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Maersk to Sail Green-Fuel Ships in 2024

After announcing that it had identified its partner to produce green fuel for its first vessel to operate on carbon neutral methanol–REintegrate, a subsidiary of the Danish renewable energy company European Energy–A.P. Moller-Maersk said Tuesday that in the first quarter of 2024, it will introduce the first in a groundbreaking series of eight large ocean-going container vessels capable of being operated on carbon neutral methanol.

The vessels will be built by Hyundai Heavy Industries (HHI) and have a nominal capacity of approximately 16,000 containers (20-foot equivalent units or TEU). The agreement with HHI includes an option for four additional vessels in 2025. The series will replace older vessels, generating annual CO2 emissions savings of around 1 million tons.

As an industry first, the vessels will offer Maersk customers truly carbon neutral transportation at scale on the high seas. More than half of Maersk’s 200 largest customers have set or are in the process of setting ambitious science-based or zero carbon targets for their supply chains. These include Amazon, Disney, H&M Group, HP Inc., Levi Strauss & Co., Microsoft, Novo Nordisk, The Procter and Gamble Company, Puma, Schneider Electric, Signify, Syngenta and Unilever, which have committed to actively use and scale zero carbon solutions for their ocean transport.

“Maersk’s investment in large vessels operating on green methanol is an important innovative step supporting H&M Group’s climate goals within international freight and we are proud to take part in this pioneer journey,” Leyla Ertur, head of sustainability at H&M Group, said.

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In June, Maersk said Hyundai Mipo Dockyards will be building a 2,100 TEU feeder. It will be 172 meters long and is expected to join the Maersk fleet in mid-2023, sailing on the Baltic shipping route between Northern Europe and the Bay of Bothnia.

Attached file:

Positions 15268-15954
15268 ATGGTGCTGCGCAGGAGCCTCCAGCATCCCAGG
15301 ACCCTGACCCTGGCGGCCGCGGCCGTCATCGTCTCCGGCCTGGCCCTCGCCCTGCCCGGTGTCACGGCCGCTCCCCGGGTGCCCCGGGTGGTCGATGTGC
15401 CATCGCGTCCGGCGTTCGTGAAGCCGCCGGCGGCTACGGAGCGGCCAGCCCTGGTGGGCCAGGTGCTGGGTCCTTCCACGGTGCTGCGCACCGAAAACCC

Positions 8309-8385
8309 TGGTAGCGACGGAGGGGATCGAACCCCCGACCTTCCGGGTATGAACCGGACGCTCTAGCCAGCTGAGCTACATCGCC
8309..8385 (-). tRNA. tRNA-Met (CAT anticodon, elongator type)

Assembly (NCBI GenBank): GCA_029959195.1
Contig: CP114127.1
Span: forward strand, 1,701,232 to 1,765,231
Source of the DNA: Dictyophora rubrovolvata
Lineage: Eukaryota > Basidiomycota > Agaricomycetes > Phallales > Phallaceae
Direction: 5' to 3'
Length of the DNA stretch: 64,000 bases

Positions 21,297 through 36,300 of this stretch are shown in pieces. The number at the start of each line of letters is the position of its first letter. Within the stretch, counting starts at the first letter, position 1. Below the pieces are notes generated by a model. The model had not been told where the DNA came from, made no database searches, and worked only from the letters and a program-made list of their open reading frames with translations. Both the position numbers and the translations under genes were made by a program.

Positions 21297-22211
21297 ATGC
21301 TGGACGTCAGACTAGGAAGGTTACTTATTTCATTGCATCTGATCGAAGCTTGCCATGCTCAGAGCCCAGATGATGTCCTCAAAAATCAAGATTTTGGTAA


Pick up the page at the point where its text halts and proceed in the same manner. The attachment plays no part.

The vessels come with a dual fuel engine setup. Additional capital expenditure (CAPEX) for the dual fuel capability, which enables operation on methanol, as well as conventional low sulfur fuel, will be in the range of 10 percent to 15 percent of the total price, enabling Maersk to take a significant step in its commitment to scale carbon neutral solutions and lead the decarbonization of container logistics.

“The time to act is now, if we are to solve shipping’s climate challenge,” Maersk CEO Soren Skou said. “This order proves that carbon neutral solutions are available today across container vessel segments and that Maersk stands committed to the growing number of our customers who look to decarbonize their supply chains. Further, this is a firm signal to fuel producers that sizable market demand for the green fuels of the future is emerging at speed.”

Maersk will operate the vessels on carbon neutral e-methanol or sustainable bio-methanol as soon as possible. Sourcing an adequate amount of carbon neutral methanol from Day One in service will be challenging, as it requires a significant production ramp up of proper carbon neutral methanol production, for which Maersk said it continues to engage in partnerships and collaborations with relevant players.

The vessels will be designed to have a flexible operational profile, enabling them to perform efficiently across many trades and add flexibility regarding customer needs, the company noted. They will feature a methanol propulsion configuration developed in collaboration with makers including MAN ES, Hyundai (Himsen) and Alfa Laval that represents a significant scale-up of the technology from the previous size limit of around 2,000 TEU. The vessels will be classed by the American Bureau of Shipping and sail under Danish flags.

“We are very excited about this addition to our fleet, which will offer our customers unique access to carbon neutral transport on the high seas while balancing their needs for competitive slot costs and flexible operations,” Henriette Hallberg Thygesen, CEO of fleet and strategic brands at Maersk, said. “To us, this is the ideal large vessel type to enable sustainable, global trade on the high seas in the coming decades and from our dialogue with potential suppliers, we are confident we will manage to source the carbon neutral methanol needed.”

The new vessels come as part of Maersk’s ongoing fleet renewal program and will replace tonnage of more than 150,000 TEU that is reaching end-of-life and leaving the Maersk managed fleet by the first quarter of 2024.

Maersk said CAPEX for the announced vessels is included in current guidance for 2021-2022 of $7 billion.